Recently, Dr. Gagner was featured in a General Surgery News article entitled “Stomach Intestinal Pylorus-Sparing Surgery” also known as SIPS. The article is a round-table style interview with physicians, surgeons and experts on the topic, a surgery that has been at the forefront of discussion in the field. This new technique is based on a modification of the duodenal switch procedure, and in some practices it accounts for more than 40% of bariatric surgeries performed based on information presented at the 2016 Minimally Invasive Surgery Symposium.
What is the duodenal switch?
The duodenal switch (DS) is composed of a restrictive part, a gastric sleeve reduction procedure, and a malabsorptive part also known as a biliopancreatic diversion, which decreases absorption of fat mainly. Both components help those with obesity and remove excess weight, especially the body fat compartment.
Dr. Gagner’s Key Points
Dr. Gagner states that in the U.S there are many variations of the duodenal switches and that SIPS is just another variant being performed, which is very similar to what has been done for the last 25 years. In SIPS, there is only one anastomosis (connection), and therefore technically simpler and shorter in anesthesia duration.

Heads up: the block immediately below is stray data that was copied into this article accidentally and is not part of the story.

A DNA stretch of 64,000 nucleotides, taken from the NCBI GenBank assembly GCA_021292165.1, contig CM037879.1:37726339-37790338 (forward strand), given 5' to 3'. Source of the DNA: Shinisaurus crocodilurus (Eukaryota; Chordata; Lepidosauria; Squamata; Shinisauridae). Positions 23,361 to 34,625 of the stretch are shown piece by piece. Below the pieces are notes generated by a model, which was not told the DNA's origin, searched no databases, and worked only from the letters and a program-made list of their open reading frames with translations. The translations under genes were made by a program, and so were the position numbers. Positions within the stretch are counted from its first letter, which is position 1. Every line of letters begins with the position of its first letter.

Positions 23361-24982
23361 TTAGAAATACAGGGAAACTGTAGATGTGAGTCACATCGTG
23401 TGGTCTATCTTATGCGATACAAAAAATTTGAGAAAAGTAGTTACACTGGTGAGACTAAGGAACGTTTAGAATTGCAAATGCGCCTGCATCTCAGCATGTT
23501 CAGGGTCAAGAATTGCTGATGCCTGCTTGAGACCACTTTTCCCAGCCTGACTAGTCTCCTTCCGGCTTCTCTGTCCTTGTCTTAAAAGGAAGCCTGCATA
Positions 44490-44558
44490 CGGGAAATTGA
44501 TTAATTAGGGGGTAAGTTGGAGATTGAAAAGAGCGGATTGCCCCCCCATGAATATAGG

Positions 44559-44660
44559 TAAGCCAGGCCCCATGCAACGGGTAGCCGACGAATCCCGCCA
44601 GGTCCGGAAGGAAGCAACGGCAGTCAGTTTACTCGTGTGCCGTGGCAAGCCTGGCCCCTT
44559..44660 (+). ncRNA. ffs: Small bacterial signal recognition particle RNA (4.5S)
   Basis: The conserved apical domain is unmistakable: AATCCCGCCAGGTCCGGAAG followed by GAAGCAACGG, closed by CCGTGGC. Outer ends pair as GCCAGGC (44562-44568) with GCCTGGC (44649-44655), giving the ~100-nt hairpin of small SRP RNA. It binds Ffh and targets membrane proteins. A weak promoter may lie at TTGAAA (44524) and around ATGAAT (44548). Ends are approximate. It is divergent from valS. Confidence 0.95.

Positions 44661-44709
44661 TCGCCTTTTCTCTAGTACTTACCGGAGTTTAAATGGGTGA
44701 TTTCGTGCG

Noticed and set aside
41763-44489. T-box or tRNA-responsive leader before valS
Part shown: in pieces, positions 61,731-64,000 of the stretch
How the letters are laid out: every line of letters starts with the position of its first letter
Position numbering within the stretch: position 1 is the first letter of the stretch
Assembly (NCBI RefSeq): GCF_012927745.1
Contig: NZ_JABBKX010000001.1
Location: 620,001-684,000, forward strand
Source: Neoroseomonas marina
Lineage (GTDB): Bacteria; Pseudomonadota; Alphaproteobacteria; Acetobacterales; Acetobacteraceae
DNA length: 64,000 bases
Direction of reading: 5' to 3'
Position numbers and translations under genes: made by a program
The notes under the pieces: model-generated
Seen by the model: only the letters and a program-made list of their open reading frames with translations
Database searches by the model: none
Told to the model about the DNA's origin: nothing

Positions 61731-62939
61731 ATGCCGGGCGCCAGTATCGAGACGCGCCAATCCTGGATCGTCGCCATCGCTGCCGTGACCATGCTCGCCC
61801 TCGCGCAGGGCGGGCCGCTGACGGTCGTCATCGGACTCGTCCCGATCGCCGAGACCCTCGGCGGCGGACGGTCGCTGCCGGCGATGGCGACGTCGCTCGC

SIPS, preserves a normal emptying of the stomach, because the pyloric valve, a muscle sphincter between the stomach and intestine is intact. This avoids dumping syndromes and severe swings in blood sugar. It is a procedure that is either done in super-obese, diabetics (Type-2) or in those who have weight regain after the popular sleeve vertical gastrectomy. The procedure was initiated by surgeons in Madrid more than 5 years ago, and now is becoming more and more popular in the USA and Canada.
He also explains informed consent in the interview – the concept of explaining what you intend to do with the patient. It is important to have written informed consent whether a classic intestinal reconstruction approach is being taken or a SIPS procedure, as the two procedures could present different side effects. However, Dr. Gagner states that the slight modifications between the two procedures will not make a big difference to the overall outcome.
For instance, the classic duodenal procedure might affect the frequency and quality of bowel movements (being more frequent and looser) but in terms of micronutrient deficiencies, it will provide the same results as SIPS .This makes the difference between the two procedures such a small change that it should not need approval from the institutional review board.
Dr. Gagner offers SIPS as part of his services at Clinique Michel Gagner. If you or anyone you know could benefit from this procedure, get in contact with us to make an appointment today.